25 January, 2012
I would like to congratulate Michael Eustace (Legal horn trade could save our rhino — and Africa’s parks, January 20). His article has shed a lot of light on the matter.
I have a few questions, which I am certain others would also like to have answers to.
- How will legalising horn trade ensure that the growth in demand for horn will forever remain lower than the rate at which rhinos can produce horn? I don’t see this happening.
The potential market for horn is not going to shrink — in fact, it is growing and will be growing for the foreseeable future and I suspect it will grow exponentially. More people will be able to afford it going forward due to the economic progress the Chinese people are making.
- How will legalising horn trade stop illegal poaching? Illegal gun trade is still occurring every day. Do you think that the end user is really concerned with the path the horn has taken to him or her?
I’m certain only price and availability dictate their buying choice and given the growth in demand, poaching will continue to grow.
- Will the market value of rhino horn drop due to an increase in supply, thereby making the reward too little for the smugglers to risk their lives? If so, how much will the price have to drop in order to make the risk versus reward for a workless, starving Mozambican such that they will prefer to keep starving?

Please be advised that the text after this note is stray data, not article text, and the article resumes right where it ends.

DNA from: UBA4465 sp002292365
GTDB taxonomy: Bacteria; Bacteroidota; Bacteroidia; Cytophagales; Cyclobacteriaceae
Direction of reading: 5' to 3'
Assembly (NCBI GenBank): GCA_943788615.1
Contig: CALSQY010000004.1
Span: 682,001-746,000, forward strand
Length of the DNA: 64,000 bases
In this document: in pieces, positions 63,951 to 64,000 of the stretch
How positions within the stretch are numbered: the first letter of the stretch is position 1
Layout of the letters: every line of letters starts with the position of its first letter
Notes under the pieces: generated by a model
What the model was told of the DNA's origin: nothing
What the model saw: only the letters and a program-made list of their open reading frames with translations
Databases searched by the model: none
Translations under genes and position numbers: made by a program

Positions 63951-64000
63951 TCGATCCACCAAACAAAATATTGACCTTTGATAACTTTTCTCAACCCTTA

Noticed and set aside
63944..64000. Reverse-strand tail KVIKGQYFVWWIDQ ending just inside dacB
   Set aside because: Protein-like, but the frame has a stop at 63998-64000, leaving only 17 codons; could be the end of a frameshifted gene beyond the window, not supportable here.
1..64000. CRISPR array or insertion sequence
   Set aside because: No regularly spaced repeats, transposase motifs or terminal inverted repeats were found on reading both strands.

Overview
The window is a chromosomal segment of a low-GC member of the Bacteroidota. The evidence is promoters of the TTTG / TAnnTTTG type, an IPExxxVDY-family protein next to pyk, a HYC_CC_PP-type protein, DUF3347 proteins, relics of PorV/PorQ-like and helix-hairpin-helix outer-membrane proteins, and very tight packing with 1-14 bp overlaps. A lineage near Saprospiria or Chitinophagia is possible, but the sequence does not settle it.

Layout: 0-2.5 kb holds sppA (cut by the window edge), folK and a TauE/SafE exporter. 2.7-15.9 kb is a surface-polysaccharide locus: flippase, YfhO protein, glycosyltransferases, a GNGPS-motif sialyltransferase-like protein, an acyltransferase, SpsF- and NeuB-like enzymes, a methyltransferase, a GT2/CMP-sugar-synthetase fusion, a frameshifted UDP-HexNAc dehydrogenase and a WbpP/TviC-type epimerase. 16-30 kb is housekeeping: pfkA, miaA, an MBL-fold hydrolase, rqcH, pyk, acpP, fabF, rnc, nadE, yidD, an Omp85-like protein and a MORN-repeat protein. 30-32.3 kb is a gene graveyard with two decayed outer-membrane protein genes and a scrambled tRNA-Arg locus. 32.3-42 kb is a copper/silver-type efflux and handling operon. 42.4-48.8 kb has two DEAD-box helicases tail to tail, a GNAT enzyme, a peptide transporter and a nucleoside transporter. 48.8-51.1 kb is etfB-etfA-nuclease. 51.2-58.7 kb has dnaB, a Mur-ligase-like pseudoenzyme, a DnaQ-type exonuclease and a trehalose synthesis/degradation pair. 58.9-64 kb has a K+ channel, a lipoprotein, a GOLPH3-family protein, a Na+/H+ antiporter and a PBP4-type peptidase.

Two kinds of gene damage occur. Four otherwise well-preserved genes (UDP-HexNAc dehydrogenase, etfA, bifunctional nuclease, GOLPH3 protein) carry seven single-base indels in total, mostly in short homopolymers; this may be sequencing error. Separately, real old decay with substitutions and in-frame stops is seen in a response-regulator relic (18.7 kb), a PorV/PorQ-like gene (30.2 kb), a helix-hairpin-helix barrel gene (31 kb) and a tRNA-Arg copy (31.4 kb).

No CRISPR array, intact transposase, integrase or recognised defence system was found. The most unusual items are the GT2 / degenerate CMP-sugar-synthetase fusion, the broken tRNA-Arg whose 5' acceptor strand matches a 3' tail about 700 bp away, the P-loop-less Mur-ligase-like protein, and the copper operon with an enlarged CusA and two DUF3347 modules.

In each step from source to consumer, there seems to be at least 100% profit taken, leaving considerable room for the price to drop, should market forces dictate this.
The article states that one night’s success can generate six year’s wages for a poacher. I’m willing to wager that the average starving person would still poach even if the reward is one sixth of the current reward. What would happen to the demand levels if the price were to drop? Will the 22000-odd rhinos still be enough to supply to the 1,3-billion Chinese?
- Do calculations based on current rates or stable rates of change paint a realistic picture? The wealth profile of any nation grows exponentially as you go down the curve. This means that for each dollar, horn becomes more affordable — demand will not grow linearly, but exponentially.
The bottom line is, irrespective of the nature of the supply chain (legal or illegal, controlled or uncontrolled) the demand is growing exponentially and will soon outstrip the 6% linear growth in rhino horn supply if we fail to stem the demand. This problem will not be solved at the supply side.
How realistic is the following: launch a campaign to boycott all tourism to China. Will sufficient pressure be generated to motivate them to enforce their own laws and educate their people on rhino horn? Address the problem at the root.